Opening a major meeting for finance ministers and central bankers in Maputo to plot Africa’s rise, Christine Lagarde said the continent still faced massive challenges.
“Only 16 percent of all roads are paved, compared with 85 percent in South Asia. These shortfalls represent huge costs to business — and to people.”
Sub-Saharan African economies, some of the fastest growing in the world, are expected to expand by more than five percent this year.
But poor infrastructure, including a lack of capacity in electricity production and poor roads, is seen as curbing growth.
“High quality infrastructure can be a magnet for foreign investment,” said Lagarde.
After years of hailing Africa’s economic development, policy makers want to usher in a second phase of development that sees economic gains benefit all.
While the emergence of a middle class has boosted consumer growth, much of the continent’s growth has come from oil, gas and other natural resources.
“Let me be frank, in too many countries, the rents from extractive industries are captured by just a few,” said Lagarde.
“Mining can account for an important share of output and export earnings, but often contributes relatively little to budget revenues and job creation.”
Beyond the corridors of power and conference talk-shops, Africans are increasingly frustrated by the lack of good jobs.
“Jobs are scarce,” says Maputo street vendor Ercilia, who sells bread to passers by. “Some days I make a living and some days I don’t.”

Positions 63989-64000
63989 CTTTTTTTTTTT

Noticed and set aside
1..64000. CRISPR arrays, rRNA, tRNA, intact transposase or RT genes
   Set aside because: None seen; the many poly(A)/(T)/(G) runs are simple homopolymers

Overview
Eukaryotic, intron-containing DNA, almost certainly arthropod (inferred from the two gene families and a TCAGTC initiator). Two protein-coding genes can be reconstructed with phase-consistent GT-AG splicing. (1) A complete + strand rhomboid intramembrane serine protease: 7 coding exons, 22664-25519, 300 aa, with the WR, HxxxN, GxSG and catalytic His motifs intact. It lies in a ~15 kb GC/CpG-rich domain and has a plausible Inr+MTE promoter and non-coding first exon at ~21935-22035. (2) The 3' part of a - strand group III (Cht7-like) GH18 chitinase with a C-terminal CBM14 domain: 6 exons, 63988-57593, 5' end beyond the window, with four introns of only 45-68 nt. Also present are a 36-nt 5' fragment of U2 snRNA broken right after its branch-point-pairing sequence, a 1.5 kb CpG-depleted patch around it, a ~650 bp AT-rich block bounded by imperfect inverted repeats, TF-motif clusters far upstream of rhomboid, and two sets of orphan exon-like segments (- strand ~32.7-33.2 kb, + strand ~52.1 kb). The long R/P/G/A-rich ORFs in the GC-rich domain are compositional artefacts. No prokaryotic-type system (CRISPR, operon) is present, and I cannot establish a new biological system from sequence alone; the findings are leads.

“I believe in Africa some day all this will change,” said security guard, Marcelino Jaime, noting that few jobs were available for uneducated young people.
“In Africa we need a lot of creativity to improve things,” he added.
Lagarde earlier hailed the leaps made by African economies in the last decade as “nothing short of remarkable.”
But as policymakers take stock of Africa’s strong economic performance, many are also looking at the risks that lie ahead.
The region could face lower demand for its exports should growth slow in increasingly important emerging markets like Brazil, India and, in particular, China.
Beijing is a top buyer of African resources from copper to oil and gas.
In rapidly growing cities such as Maputo the Chinese presence is manifest, from a Chinese-built airport to the country’s businessmen chattering on cell phones as they walk from meeting to meeting.
But poverty perhaps remains the continent’s biggest challenge.
Ahead of the meeting, rights groups questioned the current optimistic view of “Africa’s rise”.
“Africa is not rising for ordinary citizens,” said Oxfam International’s Executive Director Winnie Byanyima.